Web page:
North African Solar Power Generation

I’ve just read an article on electricity generation via solar power in North Africa here. Apparently the Moroccan government has pledged to generate 40% of their electricity from solar energy by 2020. And they even have a realistic plan and funding from the World Bank, the European Commission, Germany (the world’s foremost solar electricity generator) and Desertec, a coalition of energy companies. Also in Morocco’s favour is the fact that they are one of the sunniest countries in the world with over 3000 sunshine hours per year.

Sure it’s going to cost them around $9 billion to achieve this lofty goal but even at that price it is an easy decision in my opinion. Morocco does not have any oil reserves so they are, like most countries, beholden unto the Arab states from which most of the world’s oil is produced. So this project will give them energy security as well as significantly improving their environmental credentials and, given the low running costs of a solar plant after the initial investment, long-term economic benefits as well.

But this is not the main reason for my interest in this story. Although Morocco has a large population approaching 32 million people and thus a huge energy demand with all its associated environmental impacts, they are insignificant next to the 730 million people in Europe just across the Mediterranean. And this is where the real economic opportunity lies for Morocco and their North African neighbours Algeria, Tunisia, Libya and perhaps even Egypt. The consistent sunshine hours, large open desert spaces, and proximity to Europe make the installation of large (by which I mean enormous) solar installations connected to the European grid an obvious solution. It is only 14 km across the Strait of Gibraltar at its narrowest point so a cable is no problem. Indeed this is not a new idea and planning is already under way for just such a project. Desertec is one of the parties involved and I recommend following their updates on Twitter or Facebook. The hope is to provide 17% of Europe’s total electricity needs from North African & Middle East solar by 2050.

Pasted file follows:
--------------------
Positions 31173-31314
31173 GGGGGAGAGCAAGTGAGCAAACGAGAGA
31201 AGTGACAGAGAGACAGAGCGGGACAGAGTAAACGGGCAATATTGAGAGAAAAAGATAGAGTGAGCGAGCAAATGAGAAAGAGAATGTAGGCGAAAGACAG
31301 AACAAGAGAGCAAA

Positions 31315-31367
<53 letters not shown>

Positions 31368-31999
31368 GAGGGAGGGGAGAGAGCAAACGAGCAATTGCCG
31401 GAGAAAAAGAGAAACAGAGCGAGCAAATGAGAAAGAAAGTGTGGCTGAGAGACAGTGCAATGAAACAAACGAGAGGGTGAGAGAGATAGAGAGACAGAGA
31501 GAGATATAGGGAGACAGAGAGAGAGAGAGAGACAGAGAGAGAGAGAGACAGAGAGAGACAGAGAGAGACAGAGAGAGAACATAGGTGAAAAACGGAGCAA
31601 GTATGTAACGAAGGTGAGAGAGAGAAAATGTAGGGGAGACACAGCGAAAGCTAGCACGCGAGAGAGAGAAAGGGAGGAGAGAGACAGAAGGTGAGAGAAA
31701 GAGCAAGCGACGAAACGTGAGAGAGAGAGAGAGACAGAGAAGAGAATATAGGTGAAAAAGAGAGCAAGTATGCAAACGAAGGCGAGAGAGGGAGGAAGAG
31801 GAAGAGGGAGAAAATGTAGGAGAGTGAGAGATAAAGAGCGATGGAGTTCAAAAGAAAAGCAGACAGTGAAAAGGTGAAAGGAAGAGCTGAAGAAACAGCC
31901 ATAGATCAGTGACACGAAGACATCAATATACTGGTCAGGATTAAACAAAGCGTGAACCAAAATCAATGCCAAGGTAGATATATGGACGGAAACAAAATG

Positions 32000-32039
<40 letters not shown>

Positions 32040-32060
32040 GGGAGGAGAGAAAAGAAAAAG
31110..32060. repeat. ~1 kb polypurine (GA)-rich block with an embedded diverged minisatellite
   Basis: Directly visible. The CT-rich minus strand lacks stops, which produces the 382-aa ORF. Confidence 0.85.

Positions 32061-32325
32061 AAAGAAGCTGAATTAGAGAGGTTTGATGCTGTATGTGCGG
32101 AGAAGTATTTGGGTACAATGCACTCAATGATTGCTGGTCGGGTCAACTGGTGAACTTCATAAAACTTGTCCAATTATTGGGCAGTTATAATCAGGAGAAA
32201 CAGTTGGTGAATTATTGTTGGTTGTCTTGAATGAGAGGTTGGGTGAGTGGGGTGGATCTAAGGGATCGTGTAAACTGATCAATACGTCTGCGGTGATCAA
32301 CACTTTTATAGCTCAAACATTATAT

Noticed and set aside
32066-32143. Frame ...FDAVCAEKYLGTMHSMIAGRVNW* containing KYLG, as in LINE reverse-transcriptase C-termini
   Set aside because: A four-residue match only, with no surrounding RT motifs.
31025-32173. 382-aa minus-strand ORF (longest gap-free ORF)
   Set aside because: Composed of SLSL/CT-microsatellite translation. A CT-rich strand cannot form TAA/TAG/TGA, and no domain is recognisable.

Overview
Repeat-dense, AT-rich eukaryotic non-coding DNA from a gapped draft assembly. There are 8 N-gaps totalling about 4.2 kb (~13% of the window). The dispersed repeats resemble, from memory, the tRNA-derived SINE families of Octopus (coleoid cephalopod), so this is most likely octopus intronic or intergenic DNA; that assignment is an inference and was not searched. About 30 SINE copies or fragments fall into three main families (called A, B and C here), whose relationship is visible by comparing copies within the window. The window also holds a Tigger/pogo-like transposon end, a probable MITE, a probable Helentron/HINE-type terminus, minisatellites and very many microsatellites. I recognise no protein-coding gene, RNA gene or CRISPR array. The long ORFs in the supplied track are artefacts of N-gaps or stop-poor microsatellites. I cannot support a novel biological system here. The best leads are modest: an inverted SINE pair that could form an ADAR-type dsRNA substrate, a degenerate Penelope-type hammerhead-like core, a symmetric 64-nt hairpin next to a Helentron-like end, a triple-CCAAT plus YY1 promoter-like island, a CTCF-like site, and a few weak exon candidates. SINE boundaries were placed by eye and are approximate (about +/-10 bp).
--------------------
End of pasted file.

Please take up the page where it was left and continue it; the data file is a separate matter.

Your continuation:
The question is really, why is it taking so long? And why is this concept not being implemented everywhere that there is desert in close proximity to large population areas? There were plans drawn up for an enormous solar turbine plant outside of Melbourne, Australia some years ago but the project was cancelled. Such plants could easily supply all the cities in Australia due to the proximity of the desert and the high sunshine hours. It’s not like they are lacking in space to put them! It’s purely a lack of commitment and political will to make it happen, in Australia and other countries. Assuming that the Moroccan government manage to execute their plans in the timeframe they have indicated, countries like Australia should watch and learn.

  1. June 10th, 2010

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